The first thing I did in my almost-starting-over-again was getting rid of all plugins and setting all the outputs back to the main stereo output. An organised human being would have just gone back to an earlier file but for some reason, I didn’t have one (the reason: I didn’t make one).
I left all flex-time and -pitch on because I was still very pleased with that. One reason I couldn’t stand my last mix was because Logic kept crashing every five seconds (and, yes, I did change the buffer size in audio preferences, thank you), so one of my main goals in this mix is to have as little strain as possible on the CPU of my poor little laptop.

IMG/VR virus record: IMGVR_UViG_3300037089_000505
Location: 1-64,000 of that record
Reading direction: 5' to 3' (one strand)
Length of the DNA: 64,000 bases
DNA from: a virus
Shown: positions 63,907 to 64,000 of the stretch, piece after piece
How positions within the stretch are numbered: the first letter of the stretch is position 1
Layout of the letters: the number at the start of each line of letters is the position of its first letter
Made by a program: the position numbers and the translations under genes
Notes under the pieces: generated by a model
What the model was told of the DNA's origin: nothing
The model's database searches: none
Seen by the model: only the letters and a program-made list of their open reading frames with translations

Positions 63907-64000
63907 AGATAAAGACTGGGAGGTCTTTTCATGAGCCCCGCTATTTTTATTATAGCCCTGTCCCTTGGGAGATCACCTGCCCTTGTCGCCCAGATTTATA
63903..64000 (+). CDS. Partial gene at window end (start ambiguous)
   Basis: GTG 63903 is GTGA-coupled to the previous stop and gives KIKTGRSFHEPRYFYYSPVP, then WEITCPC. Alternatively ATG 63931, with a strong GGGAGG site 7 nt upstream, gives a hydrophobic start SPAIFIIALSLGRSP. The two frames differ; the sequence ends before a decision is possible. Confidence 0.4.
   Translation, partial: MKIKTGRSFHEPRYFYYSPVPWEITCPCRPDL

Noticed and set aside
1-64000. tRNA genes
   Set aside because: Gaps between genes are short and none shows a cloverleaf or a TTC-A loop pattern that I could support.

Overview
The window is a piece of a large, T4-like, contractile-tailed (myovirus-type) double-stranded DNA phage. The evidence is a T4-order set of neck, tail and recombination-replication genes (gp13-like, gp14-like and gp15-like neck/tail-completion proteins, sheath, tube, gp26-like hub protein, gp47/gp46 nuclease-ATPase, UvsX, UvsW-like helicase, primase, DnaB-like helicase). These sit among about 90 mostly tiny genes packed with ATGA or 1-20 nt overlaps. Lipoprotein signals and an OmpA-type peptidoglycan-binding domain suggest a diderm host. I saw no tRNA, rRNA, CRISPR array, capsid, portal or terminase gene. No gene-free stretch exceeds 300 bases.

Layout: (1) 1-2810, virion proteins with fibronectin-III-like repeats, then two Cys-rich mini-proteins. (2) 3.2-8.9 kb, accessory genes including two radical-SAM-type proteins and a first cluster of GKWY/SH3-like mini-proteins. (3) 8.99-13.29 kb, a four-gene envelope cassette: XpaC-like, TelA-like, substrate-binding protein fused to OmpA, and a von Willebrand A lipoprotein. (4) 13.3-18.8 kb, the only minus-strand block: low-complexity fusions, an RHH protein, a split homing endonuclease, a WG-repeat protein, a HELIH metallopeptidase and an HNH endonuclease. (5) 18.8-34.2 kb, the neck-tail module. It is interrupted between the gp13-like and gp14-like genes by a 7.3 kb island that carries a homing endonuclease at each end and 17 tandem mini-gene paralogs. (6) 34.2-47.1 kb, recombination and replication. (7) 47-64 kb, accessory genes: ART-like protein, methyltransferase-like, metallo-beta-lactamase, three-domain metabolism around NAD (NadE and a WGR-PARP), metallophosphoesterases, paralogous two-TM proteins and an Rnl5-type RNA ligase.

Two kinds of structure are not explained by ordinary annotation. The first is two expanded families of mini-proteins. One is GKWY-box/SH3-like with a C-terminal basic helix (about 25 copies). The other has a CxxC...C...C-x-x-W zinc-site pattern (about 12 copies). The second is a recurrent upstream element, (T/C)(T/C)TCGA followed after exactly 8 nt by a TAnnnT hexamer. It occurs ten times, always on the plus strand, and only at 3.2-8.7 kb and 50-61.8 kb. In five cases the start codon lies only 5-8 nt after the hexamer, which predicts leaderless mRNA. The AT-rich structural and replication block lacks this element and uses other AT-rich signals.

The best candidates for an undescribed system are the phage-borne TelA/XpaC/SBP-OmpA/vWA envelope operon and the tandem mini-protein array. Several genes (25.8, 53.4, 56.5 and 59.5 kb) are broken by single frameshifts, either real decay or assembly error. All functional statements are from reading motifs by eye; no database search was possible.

One of the ways I have attempted to do this is to essentially “freeze” tracks by bouncing them in place. Logic Pro 9 had a feature that you could save on CPU by “freezing” tracks. This would (to my knowledge) bounce an audio file and play that back rather than going through all the routings of plugins and sends. It also meant, however, that you couldn’t change things to the track unless you un-freezed it, which took time and was hence really annoying. I don’t think Logic Pro X has this freezing feature, so instead I am going to be bouncing in place, saving as, and deleting the original. I’m not sure if this will have any affect or if it will actually just make it worse, but this is all a learning experience really.